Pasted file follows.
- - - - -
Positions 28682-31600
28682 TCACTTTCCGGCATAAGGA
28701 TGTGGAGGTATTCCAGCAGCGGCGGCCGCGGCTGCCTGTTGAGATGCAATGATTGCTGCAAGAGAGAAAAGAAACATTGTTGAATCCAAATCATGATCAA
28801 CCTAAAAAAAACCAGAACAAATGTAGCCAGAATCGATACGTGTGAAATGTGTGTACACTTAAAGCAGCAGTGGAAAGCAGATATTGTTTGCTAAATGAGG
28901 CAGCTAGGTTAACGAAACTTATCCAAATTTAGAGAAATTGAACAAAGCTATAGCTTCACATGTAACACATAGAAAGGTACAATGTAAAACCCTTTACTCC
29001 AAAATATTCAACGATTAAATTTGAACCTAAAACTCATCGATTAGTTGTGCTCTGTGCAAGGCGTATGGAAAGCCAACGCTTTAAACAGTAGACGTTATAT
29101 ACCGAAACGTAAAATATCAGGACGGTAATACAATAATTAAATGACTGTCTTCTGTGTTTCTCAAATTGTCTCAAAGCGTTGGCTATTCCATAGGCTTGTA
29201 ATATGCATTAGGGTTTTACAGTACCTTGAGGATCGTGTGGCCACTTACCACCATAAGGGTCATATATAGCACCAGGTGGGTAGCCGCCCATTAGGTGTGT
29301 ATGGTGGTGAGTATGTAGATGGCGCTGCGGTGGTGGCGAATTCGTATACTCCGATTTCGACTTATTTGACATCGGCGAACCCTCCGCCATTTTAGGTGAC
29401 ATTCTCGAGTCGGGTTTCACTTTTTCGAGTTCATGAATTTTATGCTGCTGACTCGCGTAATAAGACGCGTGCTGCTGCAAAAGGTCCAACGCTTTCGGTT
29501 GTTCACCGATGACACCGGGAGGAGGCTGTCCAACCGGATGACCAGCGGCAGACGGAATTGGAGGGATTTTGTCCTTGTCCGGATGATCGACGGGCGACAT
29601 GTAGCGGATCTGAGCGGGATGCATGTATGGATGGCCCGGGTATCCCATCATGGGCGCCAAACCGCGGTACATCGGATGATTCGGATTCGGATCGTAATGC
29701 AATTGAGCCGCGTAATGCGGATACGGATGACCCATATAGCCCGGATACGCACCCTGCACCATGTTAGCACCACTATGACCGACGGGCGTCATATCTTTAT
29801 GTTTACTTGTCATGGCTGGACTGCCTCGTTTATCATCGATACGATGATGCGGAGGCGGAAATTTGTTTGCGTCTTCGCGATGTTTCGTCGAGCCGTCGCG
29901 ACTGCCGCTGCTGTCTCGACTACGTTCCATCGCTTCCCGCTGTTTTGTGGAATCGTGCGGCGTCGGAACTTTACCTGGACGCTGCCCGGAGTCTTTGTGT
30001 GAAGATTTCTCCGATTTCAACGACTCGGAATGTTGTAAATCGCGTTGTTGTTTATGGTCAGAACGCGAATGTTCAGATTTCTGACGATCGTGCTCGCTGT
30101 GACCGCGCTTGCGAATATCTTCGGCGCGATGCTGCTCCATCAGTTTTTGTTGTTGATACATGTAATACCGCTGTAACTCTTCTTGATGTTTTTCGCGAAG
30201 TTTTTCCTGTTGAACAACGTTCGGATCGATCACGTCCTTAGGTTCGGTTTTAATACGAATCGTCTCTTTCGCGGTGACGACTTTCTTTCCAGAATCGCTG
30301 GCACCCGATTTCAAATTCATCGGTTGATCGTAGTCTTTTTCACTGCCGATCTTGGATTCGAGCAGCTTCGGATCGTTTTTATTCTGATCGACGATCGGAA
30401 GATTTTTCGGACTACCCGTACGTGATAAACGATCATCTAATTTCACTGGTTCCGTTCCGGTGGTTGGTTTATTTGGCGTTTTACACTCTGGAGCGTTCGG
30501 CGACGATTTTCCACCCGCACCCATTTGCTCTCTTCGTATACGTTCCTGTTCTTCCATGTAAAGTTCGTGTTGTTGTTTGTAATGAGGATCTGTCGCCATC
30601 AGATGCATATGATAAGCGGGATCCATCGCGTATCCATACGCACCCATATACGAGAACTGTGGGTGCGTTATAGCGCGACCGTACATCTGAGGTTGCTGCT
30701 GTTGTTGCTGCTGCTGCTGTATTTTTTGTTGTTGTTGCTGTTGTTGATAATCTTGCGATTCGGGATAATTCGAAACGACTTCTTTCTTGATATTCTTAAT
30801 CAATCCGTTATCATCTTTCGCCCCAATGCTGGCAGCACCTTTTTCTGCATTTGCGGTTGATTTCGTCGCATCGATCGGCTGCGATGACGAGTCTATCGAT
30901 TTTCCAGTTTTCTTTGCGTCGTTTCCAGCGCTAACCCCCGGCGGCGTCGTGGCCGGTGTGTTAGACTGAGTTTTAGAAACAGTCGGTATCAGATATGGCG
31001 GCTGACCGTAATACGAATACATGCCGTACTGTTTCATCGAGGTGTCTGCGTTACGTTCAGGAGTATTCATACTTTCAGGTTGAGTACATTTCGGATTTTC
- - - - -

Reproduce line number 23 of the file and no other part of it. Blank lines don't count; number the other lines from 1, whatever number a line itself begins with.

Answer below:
30701 GTTGTTGCTGCTGCTGCTGTATTTTTTGTTGTTGTTGCTGTTGTTGATAATCTTGCGATTCGGGATAATTCGAAACGACTTCTTTCTTGATATTCTTAAT